Composition of Brick

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Bricks may define as a structural unit of rectangular shape and convenient site that is made from suitable types of clays by different processes involving molding, drying, and burning. In this article, you will learn about the materials used to make brick and its properties.

Even at present, brick is the most basic and favored material for common constructions though out the world.

The popularity of brick as a material of constructions is because of their local and cheap availability, strength, durability, reliability and insulating property against heat and sound.

Composition of brick or materials used in making brick

In general, it is observed that any soil that contains one-fourth part of clay and three by fourth parts of sand and silt is suitable for making bricks.

Good brick earth should be such that when prepared with water it can be easily molded dried and burnt without cracking or warping. It should contain a small quality at finely divided lime to help in binding the particles of brick together by melting the particles of sand.

A little oxide of iron should also be present which would give the brick its peculiar red color and act as a flux in the same manner as lime.

However, suitable brick earth should have various constituents in the following proportion.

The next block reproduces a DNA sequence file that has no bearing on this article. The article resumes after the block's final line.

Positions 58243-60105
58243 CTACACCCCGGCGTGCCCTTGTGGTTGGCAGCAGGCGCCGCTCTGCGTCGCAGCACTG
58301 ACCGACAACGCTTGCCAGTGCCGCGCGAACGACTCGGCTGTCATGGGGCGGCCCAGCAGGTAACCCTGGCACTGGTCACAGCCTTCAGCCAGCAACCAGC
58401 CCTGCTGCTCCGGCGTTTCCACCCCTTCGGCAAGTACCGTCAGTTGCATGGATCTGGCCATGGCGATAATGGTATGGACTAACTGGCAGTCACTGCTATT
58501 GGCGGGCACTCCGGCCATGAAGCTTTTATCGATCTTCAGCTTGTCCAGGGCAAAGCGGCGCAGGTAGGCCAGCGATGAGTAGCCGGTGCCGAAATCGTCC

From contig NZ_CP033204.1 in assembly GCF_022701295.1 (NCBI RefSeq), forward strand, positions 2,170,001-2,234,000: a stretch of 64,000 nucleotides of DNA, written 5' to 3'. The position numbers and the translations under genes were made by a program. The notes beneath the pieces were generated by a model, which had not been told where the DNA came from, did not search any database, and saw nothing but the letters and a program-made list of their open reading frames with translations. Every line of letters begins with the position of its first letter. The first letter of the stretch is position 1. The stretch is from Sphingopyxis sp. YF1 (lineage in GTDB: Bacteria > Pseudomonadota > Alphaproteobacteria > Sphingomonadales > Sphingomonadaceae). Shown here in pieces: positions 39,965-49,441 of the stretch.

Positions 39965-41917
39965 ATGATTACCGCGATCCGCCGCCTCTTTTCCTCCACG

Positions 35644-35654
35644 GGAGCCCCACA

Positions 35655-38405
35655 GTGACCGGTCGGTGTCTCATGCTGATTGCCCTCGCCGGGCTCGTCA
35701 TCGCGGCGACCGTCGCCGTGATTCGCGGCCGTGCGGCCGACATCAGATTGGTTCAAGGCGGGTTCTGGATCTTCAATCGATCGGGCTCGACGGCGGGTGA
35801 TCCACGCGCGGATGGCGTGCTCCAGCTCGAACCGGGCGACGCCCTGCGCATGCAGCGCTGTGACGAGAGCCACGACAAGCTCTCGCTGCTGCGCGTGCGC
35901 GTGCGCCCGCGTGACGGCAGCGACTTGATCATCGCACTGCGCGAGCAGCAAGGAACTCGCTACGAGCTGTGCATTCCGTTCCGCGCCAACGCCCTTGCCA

i) Alumina or clay (20% – 30%)

  1. It shows the plastic character to the clay in wet conditions and is capable of being molded to any shape.
  2. When alumina is greater than 30% brick will become more plastic and also shrink more and develop cracks on drying.
  3. If less than 20%, it may be difficult to mold to proper shapes and develop cracks on a molding. So it provides plasticity resistance against shrinkage and makes the brick hard.

ii) Silica or sand (50% to 60%)

  1. Silica is present in much clay in two forms as a constituent of clay minerals and also as free. It is in the form of sand or quartz.
  2. Silica is infusible except at very high temperature but in the presence of alumina is nearly equal proportions and the oxide of iron it fuses at low temperature.
  3. Unlike the silicate of Alumina, its presence in clay produces hardness, resistance to heat, durability and prevents shrinkage and warping.
  4. Excess of it makes the bricks brittle.

iii) Lime (4% to 6%)

  1. When present in small quantities in the finely divided state it reduces shrinkage of brick, helps silica to melt at lower temperature and binds the particles of the brick together resulting in greater strength of brick.
  2. Excess of lime causes the brick to melt and lose its shape.

You may also love to read: 10 quality of bricks used in building construction

iv) Iron oxide (4% to 6%)

  1. Iron oxide acts as a flux, it lowers down the softening temperature of silica and other clay components during firing.
  2. The iron oxide imparts the very characteristic red color to the burnt brick.
  3. The excess of iron oxide makes the brick too soft during the burning stage, they suffer deformation in shape and make the dark blue color.
  4. A deficiency of iron oxide in the clay may make their burning difficult and also give then a yellowish appearance.

v) Magnesia: (1% to 2%)

  1. Small qualities at magnesia in brick earth make the brick of yellowish color and reduce shrinkage.
  2. But excess of magnesia leads to the delay of bricks.

If you are confused or unclear about this topic. Kindly check out a similar type of article by civil today: Click Here

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